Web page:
From The Ergoweb® Learning Center

New York City Food Retailer Makes Long Queues Pay

Banks do it, that is, queue customers in a single line and direct them individually to a teller or cashier as one becomes available. So do United States post offices. In those settings the system is efficient and reduces queuing time. Now a gourmet supermarket chain in New York City has found a way to make it work ergonomically for food retailers as well.


The move to single queuing at four Whole Foods stores in the Manhattan area found its way into the news pages of The New York Times and several other publications because it is a departure for food retailers. They shy away from anything that produces a long line: customers generally go somewhere else when they spot a queue. In most of the United States the wait in individual lines at each checkout is not long enough to present a problem. In cramped New York City, according to the article, it’s a different story, and shoppers can wait 10 minutes or more before reaching a cashier.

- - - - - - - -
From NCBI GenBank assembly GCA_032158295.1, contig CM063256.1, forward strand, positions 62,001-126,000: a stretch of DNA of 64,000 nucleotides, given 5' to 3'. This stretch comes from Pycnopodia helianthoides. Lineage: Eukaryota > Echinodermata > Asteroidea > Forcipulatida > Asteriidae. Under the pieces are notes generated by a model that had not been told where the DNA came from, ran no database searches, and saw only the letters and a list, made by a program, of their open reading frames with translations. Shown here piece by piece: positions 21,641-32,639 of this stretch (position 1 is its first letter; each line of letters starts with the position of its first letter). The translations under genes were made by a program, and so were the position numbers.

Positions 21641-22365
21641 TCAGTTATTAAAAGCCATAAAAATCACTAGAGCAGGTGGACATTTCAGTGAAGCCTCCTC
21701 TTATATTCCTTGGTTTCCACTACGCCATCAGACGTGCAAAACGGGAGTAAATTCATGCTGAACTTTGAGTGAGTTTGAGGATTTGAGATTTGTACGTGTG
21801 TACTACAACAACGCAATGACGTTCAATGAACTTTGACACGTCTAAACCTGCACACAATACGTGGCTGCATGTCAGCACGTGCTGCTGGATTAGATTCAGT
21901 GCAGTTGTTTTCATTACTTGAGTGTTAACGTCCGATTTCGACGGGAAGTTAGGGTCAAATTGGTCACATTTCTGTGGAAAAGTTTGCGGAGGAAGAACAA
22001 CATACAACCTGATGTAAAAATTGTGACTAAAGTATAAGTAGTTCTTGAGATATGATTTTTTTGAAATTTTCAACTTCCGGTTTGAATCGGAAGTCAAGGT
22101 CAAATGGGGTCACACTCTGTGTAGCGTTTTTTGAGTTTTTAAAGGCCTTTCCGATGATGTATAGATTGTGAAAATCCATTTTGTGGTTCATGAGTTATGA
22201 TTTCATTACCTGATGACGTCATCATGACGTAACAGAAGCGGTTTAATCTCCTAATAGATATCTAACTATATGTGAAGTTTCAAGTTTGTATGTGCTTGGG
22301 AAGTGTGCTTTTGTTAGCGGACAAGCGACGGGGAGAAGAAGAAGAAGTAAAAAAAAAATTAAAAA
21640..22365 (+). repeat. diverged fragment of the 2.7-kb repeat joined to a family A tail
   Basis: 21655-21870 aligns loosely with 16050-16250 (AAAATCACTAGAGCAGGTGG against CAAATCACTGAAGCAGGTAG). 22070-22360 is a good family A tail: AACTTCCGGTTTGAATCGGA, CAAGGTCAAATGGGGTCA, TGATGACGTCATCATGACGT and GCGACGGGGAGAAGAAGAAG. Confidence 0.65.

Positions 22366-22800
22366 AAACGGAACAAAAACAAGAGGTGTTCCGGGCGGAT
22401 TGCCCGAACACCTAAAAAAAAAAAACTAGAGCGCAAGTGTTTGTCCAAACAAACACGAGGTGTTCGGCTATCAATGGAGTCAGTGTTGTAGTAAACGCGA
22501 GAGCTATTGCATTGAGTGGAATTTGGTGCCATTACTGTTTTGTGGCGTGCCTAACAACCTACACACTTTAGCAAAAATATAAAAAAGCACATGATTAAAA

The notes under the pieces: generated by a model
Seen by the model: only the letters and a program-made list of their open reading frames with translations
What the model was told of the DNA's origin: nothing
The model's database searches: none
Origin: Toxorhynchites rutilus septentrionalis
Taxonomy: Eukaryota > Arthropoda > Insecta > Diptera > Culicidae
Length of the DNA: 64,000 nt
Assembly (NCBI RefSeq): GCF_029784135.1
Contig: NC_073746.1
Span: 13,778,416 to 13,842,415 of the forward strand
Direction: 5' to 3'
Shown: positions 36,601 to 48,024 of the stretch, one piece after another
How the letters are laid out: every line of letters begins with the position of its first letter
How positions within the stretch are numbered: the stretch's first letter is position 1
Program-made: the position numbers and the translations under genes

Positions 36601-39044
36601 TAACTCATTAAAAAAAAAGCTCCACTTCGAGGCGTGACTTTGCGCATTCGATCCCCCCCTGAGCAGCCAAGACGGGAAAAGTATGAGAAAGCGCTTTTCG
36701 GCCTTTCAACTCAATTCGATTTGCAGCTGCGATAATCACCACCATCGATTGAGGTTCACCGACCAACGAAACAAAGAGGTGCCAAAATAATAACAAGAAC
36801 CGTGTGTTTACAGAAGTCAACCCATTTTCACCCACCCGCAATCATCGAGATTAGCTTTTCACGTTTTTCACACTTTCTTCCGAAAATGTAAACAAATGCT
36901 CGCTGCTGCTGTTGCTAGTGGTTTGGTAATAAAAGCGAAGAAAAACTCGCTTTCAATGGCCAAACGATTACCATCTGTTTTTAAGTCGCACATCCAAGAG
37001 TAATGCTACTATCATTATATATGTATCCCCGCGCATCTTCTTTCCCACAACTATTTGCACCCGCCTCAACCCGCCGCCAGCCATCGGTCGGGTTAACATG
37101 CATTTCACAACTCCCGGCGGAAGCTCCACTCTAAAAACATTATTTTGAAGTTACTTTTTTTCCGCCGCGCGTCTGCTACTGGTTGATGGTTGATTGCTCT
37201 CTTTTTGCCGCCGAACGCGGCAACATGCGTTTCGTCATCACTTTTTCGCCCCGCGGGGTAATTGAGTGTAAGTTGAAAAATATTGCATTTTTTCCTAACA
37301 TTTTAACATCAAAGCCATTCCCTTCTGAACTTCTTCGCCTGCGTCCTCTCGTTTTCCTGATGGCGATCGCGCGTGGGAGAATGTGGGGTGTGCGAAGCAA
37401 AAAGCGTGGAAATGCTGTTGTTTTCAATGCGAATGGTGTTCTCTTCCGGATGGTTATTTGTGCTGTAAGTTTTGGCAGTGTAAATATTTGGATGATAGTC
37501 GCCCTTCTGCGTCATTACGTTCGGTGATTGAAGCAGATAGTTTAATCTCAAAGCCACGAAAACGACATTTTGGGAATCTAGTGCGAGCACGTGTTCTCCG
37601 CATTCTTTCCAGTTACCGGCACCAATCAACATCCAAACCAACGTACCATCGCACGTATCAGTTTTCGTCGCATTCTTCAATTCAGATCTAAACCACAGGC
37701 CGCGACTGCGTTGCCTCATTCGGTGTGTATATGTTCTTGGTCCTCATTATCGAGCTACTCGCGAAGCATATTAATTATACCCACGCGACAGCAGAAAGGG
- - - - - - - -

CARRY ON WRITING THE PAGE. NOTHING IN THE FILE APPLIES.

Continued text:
Whole Foods is winning over doubters because it has found ways to make the single long line system work better and faster than the one-line-per-register method of managing customers.  


Whole Foods’ innovations include pairing the single-queue system with what could be the largest number of checkouts at an individual store in the city – more than 30 per store – and with enough cashiers to staff them. The article explains that lines can be 50 deep at Whole Foods’ four stores, but customers move quickly to the checkouts. The Times reporter found that at peak shopping times a line at Whole Foods checked out a person every 4.5 seconds, compared with 19.6 seconds at a rival supermarket.


And queue managers monitor the flow of people at Whole Foods, directing them to a cash register. When needed, they hold up signs saying how long it will take to check out.


A well-functioning single-line system also means that shoppers will never get stuck behind people fishing for the right coin or clipping coupons at the checkout.   


Source: New York Times